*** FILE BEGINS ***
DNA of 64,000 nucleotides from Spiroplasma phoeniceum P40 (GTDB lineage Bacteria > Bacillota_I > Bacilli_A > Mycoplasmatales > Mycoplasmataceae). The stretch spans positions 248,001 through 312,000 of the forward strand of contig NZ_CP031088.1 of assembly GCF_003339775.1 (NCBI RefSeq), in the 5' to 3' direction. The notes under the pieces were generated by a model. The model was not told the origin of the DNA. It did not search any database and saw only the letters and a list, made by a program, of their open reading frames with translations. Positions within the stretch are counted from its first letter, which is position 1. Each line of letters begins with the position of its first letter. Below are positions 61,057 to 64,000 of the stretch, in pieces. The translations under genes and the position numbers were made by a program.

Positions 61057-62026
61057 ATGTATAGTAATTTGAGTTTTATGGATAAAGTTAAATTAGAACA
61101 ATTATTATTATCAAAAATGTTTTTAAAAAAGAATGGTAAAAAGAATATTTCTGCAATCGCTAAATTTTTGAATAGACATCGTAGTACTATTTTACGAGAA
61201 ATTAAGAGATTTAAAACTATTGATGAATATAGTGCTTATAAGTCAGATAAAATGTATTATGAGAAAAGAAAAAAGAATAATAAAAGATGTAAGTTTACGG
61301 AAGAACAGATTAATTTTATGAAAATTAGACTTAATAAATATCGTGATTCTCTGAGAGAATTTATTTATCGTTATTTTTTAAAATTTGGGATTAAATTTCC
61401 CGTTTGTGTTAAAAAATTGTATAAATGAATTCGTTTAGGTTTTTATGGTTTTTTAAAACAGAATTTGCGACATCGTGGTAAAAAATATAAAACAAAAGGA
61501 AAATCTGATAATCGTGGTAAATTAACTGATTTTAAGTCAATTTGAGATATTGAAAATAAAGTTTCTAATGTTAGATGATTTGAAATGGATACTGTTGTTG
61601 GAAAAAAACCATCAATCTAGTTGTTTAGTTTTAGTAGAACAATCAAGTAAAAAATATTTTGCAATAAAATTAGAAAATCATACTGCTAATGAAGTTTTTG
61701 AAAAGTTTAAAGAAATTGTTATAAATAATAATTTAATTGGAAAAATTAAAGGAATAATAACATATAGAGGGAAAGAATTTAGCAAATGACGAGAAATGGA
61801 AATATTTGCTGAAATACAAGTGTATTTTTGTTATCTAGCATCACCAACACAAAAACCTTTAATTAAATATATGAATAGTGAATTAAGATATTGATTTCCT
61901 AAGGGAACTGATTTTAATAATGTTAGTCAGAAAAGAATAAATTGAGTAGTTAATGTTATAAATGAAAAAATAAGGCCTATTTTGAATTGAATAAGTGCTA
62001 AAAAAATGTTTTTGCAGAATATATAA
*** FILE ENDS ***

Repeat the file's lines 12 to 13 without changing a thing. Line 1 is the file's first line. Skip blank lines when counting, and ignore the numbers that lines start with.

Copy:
61901 AAGGGAACTGATTTTAATAATGTTAGTCAGAAAAGAATAAATTGAGTAGTTAATGTTATAAATGAAAAAATAAGGCCTATTTTGAATTGAATAAGTGCTA
62001 AAAAAATGTTTTTGCAGAATATATAA